Suffolk County Council
|Suffolk County Council|
Coat of arms
|East of England Local Government Association|
|First past the post|
|2 May 2013|
|United Kingdom local elections, 2017|
Suffolk County Council is the administrative authority for the county of Suffolk, England. It is run by 75 elected county councillors representing 63 divisions. It is a member of the East of England Local Government Association.
Established in 1974 and initially based at East Suffolk County Hall, the Council was located to Endeavour House in Ipswich in 2004. In September 2010, the council announced that it would seek to outsource a number of its services, in an attempt to cut its own budget by 30%. In 2011 controversy surrounding the CEO Andrea Hill featured in local and national press (including £122,000 spent on management consultants), leading to her disciplinary hearing and resignation.
Structure of the County Council
The County Council is led by its CEO Deborah Cadman who has been in this role since October 2011.
The Council is split into 4 distinct areas each of which has responsibility for a range of services and statutory requirements.
The areas know as 'Directorates' are as follows
- Adult and Community Services (ACS) - Director Anna McCreadie
- Children and Young Peoples Services (CYP) - Director Sue Cook
- Economy Skills and Environment (ESE) - Director Lucy Robinson
- Public Protection (PP)
A fifth area of work known as Scrutiny and Monitoring covers all Directorates and is responsible for intenally auditing the Councils work as well as providing registry and legal services.
The responsibilities listed below may be the responsibility of more than one Directorate and as such are labelled with the relevet acronym ACS, CYP, ESE and PP
Suffolk County Council is responsible for major services which are provided countywide. These include:
- Business and trading standards: enforcing fair trading laws, protecting consumers and giving advice. (PP)
- Education and learning: schools, evening classes for adults, youth clubs and higher education grants.(ACS, CYP)
- Environment: conservation of the countryside and public access to it, waste disposal and archaeological services.(ESE)
- Leisure and culture: archives and support for arts and museums.(ACS)
- Public safety: fire fighting, rescue and emergency services, safety advice. (PP)
- Registration of births, marriages and deaths.
- Social care: care for older people who are physically or mentally infirm, or have a mental health problem, those with physical or learning disabilities and children and families who need protection and support. (ACS, CYP)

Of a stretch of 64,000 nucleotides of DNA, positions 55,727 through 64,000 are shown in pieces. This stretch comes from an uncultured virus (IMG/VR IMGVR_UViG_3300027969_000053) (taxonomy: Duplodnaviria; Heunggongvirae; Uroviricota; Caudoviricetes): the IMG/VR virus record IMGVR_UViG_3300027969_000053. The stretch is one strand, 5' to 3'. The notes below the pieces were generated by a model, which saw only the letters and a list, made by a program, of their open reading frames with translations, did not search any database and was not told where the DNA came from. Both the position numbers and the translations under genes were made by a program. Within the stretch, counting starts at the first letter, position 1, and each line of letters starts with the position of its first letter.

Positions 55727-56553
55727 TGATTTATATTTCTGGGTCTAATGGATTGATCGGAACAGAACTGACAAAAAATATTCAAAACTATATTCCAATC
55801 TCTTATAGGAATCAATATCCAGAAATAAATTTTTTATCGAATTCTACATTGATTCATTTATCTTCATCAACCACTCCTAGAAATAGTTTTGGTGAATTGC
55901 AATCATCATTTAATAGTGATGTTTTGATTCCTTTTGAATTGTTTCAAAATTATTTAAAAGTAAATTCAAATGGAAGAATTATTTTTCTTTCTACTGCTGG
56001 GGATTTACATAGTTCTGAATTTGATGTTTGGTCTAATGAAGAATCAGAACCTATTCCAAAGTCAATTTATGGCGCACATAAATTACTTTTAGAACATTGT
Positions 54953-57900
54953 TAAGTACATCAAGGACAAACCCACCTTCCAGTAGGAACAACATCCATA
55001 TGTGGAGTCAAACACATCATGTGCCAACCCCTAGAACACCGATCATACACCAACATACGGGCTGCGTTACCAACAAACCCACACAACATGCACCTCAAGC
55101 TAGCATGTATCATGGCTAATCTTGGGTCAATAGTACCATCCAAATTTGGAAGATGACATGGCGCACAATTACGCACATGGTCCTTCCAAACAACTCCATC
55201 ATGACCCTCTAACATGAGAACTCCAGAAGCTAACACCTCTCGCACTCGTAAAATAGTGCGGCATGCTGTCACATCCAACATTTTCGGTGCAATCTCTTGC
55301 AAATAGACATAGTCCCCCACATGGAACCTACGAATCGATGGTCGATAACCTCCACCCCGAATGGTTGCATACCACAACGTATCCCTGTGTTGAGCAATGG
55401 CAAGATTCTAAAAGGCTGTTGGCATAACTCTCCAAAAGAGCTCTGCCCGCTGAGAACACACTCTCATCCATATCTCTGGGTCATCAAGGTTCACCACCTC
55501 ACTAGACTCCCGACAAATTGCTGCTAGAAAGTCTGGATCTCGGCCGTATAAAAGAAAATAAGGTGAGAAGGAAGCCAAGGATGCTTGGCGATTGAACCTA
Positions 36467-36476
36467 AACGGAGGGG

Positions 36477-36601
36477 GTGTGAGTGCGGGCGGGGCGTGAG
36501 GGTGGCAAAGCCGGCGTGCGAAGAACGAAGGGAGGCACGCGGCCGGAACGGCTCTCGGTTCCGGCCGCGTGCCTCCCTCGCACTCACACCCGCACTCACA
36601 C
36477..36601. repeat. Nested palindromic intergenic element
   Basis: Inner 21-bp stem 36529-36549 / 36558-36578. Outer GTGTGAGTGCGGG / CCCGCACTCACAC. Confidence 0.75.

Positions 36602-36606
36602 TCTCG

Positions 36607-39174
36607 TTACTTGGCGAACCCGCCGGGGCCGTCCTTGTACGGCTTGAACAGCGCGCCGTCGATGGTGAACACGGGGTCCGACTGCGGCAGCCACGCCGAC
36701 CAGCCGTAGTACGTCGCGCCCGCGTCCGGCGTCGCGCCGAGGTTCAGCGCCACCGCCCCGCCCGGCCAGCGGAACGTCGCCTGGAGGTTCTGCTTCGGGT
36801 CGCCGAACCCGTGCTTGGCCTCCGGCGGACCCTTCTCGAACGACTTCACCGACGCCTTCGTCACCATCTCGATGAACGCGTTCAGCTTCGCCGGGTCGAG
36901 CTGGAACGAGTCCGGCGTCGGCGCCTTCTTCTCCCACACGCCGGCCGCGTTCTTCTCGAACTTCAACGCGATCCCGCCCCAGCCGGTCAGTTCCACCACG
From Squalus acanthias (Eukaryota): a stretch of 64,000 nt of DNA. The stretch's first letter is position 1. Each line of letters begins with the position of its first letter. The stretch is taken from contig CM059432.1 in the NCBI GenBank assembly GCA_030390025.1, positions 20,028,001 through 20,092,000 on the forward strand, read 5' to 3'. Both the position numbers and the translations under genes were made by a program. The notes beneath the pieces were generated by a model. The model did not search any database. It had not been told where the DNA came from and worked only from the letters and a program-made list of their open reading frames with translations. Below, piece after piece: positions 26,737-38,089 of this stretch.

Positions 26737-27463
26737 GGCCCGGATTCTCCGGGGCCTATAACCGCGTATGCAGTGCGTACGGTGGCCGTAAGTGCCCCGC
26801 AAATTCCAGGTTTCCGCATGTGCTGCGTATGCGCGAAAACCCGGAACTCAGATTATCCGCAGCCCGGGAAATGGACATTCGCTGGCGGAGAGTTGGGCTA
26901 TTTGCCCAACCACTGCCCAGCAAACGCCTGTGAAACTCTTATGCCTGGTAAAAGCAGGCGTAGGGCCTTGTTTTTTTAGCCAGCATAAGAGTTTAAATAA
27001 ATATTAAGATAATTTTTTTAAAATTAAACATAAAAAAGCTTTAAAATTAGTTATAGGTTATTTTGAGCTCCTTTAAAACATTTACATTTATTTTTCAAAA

- Transport and streets: maintaining and improving Suffolk's roads, footpaths and public rights of way, road safety, public transport co-ordination. (ESE)
Responsibility for some services is shared between the county council and borough, district and parish councils in Suffolk, including:
- Economic promotion
- Emergency planning
- Museums and the arts
- Public transport
- Street cleaning
The council is run by a Conservative majority. The Conservatives hold 39 seats on the Council, Labour 15, UKIP 9, Liberal Democrats 7, Independents 3, and Greens 2, giving the Conservatives a majority of 4.
These last elections were held in May 2013.
Previous elections include:
- Suffolk County Council election, 2009
- Suffolk County Council election, 2005
- Suffolk County Council election, 2001
- "Suffolk has its heart ripped out: Once-proud Grade Two listed county hall is wrecked by drug addicts and tramps". Daily Mail. 22 August 2012. Retrieved 27 October 2012.
- "Suffolk County Council to outsource most services". BBC News. 2010-09-23. Retrieved 2010-09-23.
- Private Eye
- "Council chief Andrea Hill quits Suffolk Council". BBC News. 2011-07-06.
- "Chief Executive Officer". Suffolk County Council. Retrieved 4 May 2014.
- "Adult and Community Services". Suffolk County Council. Retrieved 4 May 2014.
- "Children and Young Peoples Services". Suffolk County Council. Retrieved 4 May 2014.
- "Econemy Skills and Environment". Suffolk County Council. Retrieved 4 May 2014.
- "Public Protection". Suffolk County Council. Retrieved 4 May 2014.